HAMPTON ROADS, Va. - More and more women are waiting later in life to become mothers for the first time.
As we celebrate Women’s History Month, a News 3 investigation looks at why so many are waiting to get pregnant and the impacts this has on the community.
Kathy and her husband tried to get pregnant for seven years. We are only identifying her by her first name for privacy reasons.
She wanted to wait to have a baby until she was married but said she did not find her husband until her 40s. She said they tried on their own to have a child for about a year and then decided to seek help from doctors.
“Unfortunately, none of that worked. We hit a brick wall, so we decided it was time to do IVF [in-vitro fertilization],” said Kathy.
She said it was very difficult for years trying to conceive.
“There are so many ups and downs; so many failures. Nobody and no one nothing prepares you for the heartaches that go along with it,” said Kathy.
But that heartache turned into joy when Kathy got pregnant at 54.
“You can’t let fear control you, and if it is in your heart, just do it because you don’t want to ever regret not having a child if that’s what you want it all along,” said Kathy.
She, like many others, got pregnant later in life.
She came to Dr. Robin Poe-Zeigler, who is the medical director and owner of the New Hope Center Reproductive Health and Fertility Clinic in Virginia Beach.
“I’m seeing a lot more women that are in this late 30s to mid-40s group, but I’m also seeing more women that are in the mid-40s to the early 50s group that are trying to get pregnant,” said Dr. Robin Poe-Zeigler.
U.S. Centers for Disease Control and Prevention (CDC) data shows the majority of women are giving birth in the 20s and 30s.
Data also shows in 2020, there was a wide-ranging decline in childbearing in the United States compared to the year prior.
The agency reports that birth rates for women between 40 and 44 have risen almost continuously from 1985 to 2019, by an average of 3% per year.
They say delayed childbearing affects the size, composition and growth of our population.
The CDC says there are increased health risks to older mothers and their babies but say first-time older mothers are generally better educated and more likely to have higher incomes than those at the youngest reproductive ages.
Teenage births continue to decrease, along with births to women 34 years and younger.
An expert from Old Dominion University told News 3 U.S birth rates also declined during the pandemic. This could be due to the economic uncertainty and the loss of wages and as another potential worry.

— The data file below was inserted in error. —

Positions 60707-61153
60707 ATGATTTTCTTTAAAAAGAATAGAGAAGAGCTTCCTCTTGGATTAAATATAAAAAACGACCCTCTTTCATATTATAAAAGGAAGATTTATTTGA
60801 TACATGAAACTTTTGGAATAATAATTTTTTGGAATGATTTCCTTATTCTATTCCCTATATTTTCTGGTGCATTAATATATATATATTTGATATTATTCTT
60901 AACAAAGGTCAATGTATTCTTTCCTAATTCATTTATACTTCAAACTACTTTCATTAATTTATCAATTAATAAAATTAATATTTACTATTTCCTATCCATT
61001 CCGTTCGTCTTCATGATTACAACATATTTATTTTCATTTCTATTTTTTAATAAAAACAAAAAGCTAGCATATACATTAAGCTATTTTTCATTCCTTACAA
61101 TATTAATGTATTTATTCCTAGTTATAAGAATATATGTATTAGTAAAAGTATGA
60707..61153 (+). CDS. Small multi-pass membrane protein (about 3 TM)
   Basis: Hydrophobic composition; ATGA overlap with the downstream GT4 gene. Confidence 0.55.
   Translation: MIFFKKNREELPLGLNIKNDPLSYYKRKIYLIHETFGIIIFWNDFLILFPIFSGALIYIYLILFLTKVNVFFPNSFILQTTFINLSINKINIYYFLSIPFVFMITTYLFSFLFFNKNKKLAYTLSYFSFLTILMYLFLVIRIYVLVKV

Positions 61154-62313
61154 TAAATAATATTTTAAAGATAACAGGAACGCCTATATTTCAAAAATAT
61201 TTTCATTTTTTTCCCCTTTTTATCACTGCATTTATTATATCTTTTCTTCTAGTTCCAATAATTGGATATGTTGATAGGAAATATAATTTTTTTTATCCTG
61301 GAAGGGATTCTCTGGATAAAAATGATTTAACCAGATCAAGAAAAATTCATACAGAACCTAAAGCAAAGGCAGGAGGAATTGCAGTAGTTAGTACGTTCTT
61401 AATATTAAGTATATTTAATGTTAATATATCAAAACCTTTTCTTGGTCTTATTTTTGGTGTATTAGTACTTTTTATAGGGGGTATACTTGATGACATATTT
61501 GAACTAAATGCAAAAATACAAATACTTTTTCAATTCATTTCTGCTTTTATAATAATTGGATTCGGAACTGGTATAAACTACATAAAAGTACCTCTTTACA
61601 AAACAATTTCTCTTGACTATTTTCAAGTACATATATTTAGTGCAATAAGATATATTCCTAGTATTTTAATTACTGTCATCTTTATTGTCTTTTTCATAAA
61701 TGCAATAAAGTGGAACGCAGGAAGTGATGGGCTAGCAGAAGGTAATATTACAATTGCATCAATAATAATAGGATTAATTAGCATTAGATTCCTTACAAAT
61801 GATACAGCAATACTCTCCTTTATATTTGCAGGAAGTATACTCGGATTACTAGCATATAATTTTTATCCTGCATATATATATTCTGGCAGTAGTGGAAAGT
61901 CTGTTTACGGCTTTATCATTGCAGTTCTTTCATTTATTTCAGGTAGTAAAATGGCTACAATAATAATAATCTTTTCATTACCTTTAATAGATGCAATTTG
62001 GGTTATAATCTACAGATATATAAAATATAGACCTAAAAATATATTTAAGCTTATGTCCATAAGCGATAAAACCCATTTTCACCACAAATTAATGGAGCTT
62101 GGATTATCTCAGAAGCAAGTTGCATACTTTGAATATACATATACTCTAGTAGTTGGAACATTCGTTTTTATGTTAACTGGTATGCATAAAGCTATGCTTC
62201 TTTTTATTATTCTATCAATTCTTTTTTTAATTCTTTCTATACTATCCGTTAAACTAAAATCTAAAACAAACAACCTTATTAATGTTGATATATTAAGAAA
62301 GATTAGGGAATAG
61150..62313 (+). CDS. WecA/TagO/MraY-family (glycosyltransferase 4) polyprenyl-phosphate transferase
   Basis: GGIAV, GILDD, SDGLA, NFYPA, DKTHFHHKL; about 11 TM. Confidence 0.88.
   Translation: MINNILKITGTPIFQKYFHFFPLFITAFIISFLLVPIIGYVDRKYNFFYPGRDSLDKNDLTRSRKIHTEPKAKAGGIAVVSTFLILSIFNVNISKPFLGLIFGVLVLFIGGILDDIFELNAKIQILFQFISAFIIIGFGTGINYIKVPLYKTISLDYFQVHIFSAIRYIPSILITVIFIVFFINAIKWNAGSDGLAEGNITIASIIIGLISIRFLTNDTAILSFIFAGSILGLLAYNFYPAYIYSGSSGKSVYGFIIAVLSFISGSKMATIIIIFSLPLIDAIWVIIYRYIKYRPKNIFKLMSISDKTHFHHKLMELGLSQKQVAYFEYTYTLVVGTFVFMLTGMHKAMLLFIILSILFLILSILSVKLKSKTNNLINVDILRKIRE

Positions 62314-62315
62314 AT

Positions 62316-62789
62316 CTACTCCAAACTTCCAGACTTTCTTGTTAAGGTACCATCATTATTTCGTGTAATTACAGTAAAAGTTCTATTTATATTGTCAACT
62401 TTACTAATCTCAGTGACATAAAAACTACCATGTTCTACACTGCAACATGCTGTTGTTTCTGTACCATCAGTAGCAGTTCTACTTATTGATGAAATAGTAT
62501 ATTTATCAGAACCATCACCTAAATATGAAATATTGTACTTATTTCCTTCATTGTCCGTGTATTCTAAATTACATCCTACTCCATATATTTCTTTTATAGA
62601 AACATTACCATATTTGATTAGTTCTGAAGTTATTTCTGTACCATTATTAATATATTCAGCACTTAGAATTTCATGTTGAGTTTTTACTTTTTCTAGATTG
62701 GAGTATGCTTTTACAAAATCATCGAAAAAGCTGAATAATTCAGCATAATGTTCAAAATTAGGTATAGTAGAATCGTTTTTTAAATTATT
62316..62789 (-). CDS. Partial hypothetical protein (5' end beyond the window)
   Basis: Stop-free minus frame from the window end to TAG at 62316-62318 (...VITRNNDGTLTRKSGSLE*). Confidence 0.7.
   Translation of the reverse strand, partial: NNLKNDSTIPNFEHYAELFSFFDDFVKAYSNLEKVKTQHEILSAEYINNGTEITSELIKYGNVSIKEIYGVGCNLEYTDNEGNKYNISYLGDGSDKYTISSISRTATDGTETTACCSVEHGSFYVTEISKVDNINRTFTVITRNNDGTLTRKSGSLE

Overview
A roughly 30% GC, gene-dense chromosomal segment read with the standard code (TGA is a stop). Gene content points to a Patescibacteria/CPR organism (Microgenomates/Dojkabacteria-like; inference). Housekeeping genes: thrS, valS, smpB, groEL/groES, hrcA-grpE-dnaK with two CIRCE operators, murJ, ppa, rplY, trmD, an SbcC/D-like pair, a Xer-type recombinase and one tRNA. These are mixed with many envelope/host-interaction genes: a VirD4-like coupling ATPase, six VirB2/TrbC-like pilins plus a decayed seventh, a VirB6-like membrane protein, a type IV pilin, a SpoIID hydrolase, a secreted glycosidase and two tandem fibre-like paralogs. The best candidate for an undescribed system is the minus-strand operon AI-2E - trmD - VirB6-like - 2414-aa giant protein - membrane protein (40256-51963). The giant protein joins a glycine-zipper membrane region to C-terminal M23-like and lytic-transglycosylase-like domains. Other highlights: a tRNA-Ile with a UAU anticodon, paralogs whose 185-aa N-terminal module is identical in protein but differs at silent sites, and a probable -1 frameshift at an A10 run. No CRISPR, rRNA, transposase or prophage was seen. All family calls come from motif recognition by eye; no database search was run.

While the long-term implications are still unclear, overall if the United States has fewer births, it could also mean fewer future workers available to contribute to the economy, taxes and Social Security.
Dr. Elizabeth Gregory is a professor of English and the University of Houston Institute for Research on Women, Gender & Sexuality. She wrote a book called "Ready: Why Women Are Embracing the New Later Motherhood."
“They needed to delay so they could get an education. They needed to delay so they could get established at work. They needed to find the right partner for the long term that they thought. It wasn't necessarily the person that they ran into when they were 21,” said Dr. Gregory.
She said more women are now in leadership roles trying to put issues like adequate childcare at the forefront.
“They've trickled up into roles where they could start changing the infrastructure, both within business and in government around support for families,” said Dr. Gregory.
Improvements in technology have also given women more choices about how and when they want to conceive.
Dr. Poe-Zeigler with the New Hope Center said she loves working with people to help them get pregnant. She has been working in the field for more than 30 years and watched major changes in how technology has helped so many people.
“I particularly love working with some of the mature women because these women really want to have children, and they have a lot to offer children. With years come wisdom; with years comes knowledge,” said Dr. Poe-Zeigler.
Kathy said she wanted to speak out about her own journey to give others hope
“If I can just reach one person and give them hope and inspiration, then this is all worth it,” said Kathy.
Now, she rubs her stomach with pride and is delighted to be several months pregnant.
“I was so happy that after all of these years I’ve finally got my little miracle,” said Kathy.